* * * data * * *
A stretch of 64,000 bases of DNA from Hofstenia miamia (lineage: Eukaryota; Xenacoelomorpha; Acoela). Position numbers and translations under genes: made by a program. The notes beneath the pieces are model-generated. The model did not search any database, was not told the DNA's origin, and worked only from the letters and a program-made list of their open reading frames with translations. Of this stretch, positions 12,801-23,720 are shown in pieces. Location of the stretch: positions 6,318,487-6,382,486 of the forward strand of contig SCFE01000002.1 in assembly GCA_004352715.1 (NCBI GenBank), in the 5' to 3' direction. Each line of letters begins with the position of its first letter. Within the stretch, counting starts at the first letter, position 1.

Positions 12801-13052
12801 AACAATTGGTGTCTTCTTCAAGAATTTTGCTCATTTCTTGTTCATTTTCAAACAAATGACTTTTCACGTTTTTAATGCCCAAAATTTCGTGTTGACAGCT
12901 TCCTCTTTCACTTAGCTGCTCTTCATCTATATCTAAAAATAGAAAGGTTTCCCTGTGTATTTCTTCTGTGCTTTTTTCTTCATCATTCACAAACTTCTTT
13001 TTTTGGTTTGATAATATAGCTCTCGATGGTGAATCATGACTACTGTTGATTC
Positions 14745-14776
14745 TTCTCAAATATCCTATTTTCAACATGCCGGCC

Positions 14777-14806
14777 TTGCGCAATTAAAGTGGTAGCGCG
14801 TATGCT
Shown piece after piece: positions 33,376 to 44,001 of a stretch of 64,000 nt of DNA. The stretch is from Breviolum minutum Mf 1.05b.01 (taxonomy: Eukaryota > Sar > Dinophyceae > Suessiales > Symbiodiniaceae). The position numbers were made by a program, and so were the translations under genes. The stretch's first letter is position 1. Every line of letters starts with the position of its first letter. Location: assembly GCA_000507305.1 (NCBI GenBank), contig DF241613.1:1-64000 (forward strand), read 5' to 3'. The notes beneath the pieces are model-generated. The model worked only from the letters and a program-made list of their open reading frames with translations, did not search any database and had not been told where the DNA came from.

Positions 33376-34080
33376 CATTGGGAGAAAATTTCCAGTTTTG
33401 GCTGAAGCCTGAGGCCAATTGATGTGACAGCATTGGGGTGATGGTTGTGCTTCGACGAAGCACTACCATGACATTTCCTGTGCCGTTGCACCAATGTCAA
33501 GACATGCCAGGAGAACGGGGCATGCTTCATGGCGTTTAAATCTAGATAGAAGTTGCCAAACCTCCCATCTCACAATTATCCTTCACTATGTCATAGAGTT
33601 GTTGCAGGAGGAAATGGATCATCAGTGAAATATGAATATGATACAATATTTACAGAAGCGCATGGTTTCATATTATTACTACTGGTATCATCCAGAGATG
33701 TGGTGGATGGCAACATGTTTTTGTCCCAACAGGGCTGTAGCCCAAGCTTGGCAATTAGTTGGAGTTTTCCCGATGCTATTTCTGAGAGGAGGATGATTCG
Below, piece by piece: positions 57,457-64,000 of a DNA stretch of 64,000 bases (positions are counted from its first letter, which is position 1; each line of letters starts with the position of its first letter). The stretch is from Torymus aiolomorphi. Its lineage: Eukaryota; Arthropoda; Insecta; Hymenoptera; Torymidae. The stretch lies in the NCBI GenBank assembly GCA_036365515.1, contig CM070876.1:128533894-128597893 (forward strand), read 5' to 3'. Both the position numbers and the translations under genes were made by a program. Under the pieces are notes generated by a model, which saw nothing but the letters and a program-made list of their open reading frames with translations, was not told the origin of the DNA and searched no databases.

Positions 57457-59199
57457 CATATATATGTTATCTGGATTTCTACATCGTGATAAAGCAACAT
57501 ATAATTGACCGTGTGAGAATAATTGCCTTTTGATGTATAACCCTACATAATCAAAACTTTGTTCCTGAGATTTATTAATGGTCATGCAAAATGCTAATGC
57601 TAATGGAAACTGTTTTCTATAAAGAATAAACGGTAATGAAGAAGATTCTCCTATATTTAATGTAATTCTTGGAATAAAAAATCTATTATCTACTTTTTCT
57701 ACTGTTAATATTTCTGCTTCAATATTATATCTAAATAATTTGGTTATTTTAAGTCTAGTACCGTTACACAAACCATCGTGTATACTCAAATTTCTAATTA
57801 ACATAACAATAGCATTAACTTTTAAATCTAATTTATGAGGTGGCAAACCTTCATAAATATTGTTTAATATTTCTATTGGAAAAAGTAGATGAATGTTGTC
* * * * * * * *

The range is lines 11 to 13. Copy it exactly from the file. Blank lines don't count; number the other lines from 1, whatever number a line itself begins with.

Shown piece after piece: positions 33,376 to 44,001 of a stretch of 64,000 nt of DNA. The stretch is from Breviolum minutum Mf 1.05b.01 (taxonomy: Eukaryota > Sar > Dinophyceae > Suessiales > Symbiodiniaceae). The position numbers were made by a program, and so were the translations under genes. The stretch's first letter is position 1. Every line of letters starts with the position of its first letter. Location: assembly GCA_000507305.1 (NCBI GenBank), contig DF241613.1:1-64000 (forward strand), read 5' to 3'. The notes beneath the pieces are model-generated. The model worked only from the letters and a program-made list of their open reading frames with translations, did not search any database and had not been told where the DNA came from.

Positions 33376-34080
33376 CATTGGGAGAAAATTTCCAGTTTTG